Where We Live: The Commodore Ballroom – Vancouver, BC

Where We Live

Vancouver, BC isn’t exactly known for its thriving music scene (unless you count Nickleback – and please, don’t) yet it is home to one of the best live venues in the country, if not North America. Time and time again, locals and visitors alike have flocked to The Commodore Ballroom to catch some of the best and biggest artists in a historic and intimate setting.

The Art Deco-styled building, which was originally called The Commodore Cabaret, was built in 1929 with a very unique horsehair-lined sprung dance floor that enabled decades of Lindy Hopping and Swing Dancing before it was marketed as a rock and roll venue in the late 1960’s. The last changes came in the late 90’s when it underwent a multi-million dollar renovation and emerged a few years later under the House of Blues banner.

Today, The Commodore continues to attract the same world-class talent as it has since its inception. Personally, I love the fact I can see most of my favorite bands in such a relatively cozy venue (it has a 900-person capacity including seating). It’s also the perfect place to catch a few up-and-comers, such as Muse when played there for their Absolution tour back in 2004.

However, it’s not just the great acts that are the main attraction; The Commodore boasts four fully-stocked bars throughout its red-hued, exposed brick walls. Yes, the drink prices are a bit of a bitch, but it’s reasonable considering the company it keeps on the happening 800 block of Granville Street, and the venue serves up some pretty tasty grub to go along with your on-tap Okanogan Springs Ale. Besides, you can’t beat the precise lighting, the crystal clear sound or the forgiving sightlines. Whether you’re up on the balcony or sitting at one of the booths and tables that line the incredibly spacious hardwood dance floor, you always have that perfect concert experience.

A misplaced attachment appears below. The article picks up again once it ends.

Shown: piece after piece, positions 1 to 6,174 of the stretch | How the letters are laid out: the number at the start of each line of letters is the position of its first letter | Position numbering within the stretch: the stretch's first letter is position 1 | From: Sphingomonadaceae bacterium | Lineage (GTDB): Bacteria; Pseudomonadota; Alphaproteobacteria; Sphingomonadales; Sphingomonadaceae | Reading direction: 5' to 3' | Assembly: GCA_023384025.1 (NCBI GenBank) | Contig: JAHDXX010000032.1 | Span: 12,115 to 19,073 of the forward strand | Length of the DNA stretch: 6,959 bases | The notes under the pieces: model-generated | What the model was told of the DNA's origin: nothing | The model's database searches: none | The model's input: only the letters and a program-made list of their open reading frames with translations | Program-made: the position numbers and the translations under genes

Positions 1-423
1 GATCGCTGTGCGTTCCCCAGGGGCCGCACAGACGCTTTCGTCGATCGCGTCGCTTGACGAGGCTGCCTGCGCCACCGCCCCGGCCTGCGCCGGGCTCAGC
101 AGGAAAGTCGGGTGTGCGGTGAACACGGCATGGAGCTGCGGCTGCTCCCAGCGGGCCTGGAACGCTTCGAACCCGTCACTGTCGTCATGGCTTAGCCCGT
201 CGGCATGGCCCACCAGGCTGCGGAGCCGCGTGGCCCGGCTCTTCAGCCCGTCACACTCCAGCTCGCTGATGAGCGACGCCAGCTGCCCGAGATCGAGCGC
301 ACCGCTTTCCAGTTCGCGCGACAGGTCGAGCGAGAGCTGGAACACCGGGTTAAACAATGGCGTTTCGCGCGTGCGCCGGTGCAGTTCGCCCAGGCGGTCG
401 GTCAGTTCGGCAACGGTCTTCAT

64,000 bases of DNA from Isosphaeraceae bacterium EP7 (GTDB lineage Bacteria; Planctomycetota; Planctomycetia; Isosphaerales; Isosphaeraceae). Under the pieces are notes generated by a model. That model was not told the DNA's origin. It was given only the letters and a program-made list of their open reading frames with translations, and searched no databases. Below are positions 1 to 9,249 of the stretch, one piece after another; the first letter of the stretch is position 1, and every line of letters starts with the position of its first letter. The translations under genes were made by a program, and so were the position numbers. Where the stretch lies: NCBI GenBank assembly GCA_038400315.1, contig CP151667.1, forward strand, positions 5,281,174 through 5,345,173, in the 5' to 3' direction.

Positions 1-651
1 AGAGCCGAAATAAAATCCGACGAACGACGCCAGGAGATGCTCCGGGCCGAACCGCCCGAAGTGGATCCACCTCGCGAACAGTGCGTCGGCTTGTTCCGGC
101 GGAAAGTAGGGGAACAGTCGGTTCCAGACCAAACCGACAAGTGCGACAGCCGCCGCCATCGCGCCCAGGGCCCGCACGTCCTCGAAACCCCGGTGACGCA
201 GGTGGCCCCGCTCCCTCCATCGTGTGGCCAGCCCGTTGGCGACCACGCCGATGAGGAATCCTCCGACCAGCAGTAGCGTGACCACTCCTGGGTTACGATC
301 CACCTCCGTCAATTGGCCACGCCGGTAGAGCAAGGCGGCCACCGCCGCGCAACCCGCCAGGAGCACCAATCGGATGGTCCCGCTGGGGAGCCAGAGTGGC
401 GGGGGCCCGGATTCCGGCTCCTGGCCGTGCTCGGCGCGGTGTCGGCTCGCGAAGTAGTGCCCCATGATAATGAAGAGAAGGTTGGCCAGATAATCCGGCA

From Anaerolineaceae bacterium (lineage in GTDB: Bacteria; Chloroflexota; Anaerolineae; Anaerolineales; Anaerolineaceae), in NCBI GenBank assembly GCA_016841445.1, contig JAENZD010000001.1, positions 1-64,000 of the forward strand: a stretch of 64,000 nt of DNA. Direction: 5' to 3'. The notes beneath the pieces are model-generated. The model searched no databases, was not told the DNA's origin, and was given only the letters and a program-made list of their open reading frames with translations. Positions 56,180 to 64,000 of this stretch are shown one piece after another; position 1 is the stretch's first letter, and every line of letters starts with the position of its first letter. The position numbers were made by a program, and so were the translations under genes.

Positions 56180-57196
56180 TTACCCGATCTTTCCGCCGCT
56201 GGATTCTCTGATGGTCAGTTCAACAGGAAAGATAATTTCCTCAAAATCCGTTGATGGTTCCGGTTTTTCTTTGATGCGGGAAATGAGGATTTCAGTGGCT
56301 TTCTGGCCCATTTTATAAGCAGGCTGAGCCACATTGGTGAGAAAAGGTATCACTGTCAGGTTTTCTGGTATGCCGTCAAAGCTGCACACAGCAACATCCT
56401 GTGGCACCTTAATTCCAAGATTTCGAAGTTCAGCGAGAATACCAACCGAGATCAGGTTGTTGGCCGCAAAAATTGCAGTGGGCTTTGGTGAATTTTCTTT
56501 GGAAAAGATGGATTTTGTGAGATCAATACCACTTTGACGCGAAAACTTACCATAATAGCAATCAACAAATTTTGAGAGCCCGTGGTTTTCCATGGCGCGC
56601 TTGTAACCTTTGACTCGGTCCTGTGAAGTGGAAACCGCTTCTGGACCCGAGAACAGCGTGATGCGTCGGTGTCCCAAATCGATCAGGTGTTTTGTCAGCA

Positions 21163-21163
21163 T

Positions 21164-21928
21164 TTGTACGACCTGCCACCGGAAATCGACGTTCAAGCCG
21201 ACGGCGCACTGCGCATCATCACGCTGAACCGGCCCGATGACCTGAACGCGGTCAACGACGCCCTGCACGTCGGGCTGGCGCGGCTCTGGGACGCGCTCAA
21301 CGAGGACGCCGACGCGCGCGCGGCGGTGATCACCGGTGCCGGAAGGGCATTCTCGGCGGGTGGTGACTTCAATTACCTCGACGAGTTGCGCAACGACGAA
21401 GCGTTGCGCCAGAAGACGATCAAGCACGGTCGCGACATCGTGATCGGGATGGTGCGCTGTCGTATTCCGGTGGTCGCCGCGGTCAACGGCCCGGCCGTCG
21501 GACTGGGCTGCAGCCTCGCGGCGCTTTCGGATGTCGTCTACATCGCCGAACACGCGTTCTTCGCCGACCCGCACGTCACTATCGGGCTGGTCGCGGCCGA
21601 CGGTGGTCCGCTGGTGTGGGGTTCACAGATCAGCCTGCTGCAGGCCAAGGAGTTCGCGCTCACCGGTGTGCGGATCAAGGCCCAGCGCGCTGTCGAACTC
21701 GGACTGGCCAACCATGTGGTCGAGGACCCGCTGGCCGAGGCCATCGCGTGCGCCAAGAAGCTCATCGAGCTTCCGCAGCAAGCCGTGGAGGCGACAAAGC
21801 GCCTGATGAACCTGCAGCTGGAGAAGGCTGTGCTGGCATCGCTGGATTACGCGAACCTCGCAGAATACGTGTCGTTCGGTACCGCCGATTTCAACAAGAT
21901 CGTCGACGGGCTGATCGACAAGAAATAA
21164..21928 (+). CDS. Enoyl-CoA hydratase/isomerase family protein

“The Commodore is the best live music venue in the city for four simple reasons: The look, the sound, the bands, the history,” says musician Joshua Erickson, bassist for the band Rags to Radio. “I have never looked at a Commodore schedule and didn’t see at least one show I wanted to go to. Usually, there are more shows I want to see there than I have fingers.”

Erickson went even so far as to propose to his girlfriend at The Commodore – on stage with Gogol Bordello, no less.

It’s not perfect though; one of the few problems with The Commodore tends to come from their strict no “in-and-out” policy, which means once you’ve gone through the door and up the winding staircase, you can’t leave and get back inside again without paying for another ticket. But with Vancouver’s declining smoking population (and by that, I mean tobacco cigarettes, of course) that doesn’t seem to be as much of a problem these days.

No, the problem most people are likely to face is the fact that tickets sell out quite quickly. But considering The Commodore has attracted such acts as Duke Ellington, Sammy Davis Jr., The Clash, Nirvana, U2, Tom Waits and Lady GaGa, that should come as no surprise.

The Commodore Ballroom
868 Granville Street
Vancouver, BC V6Z1K3, Canada
(604) 683-9413

To view a complete schedule of upcoming events, click here.


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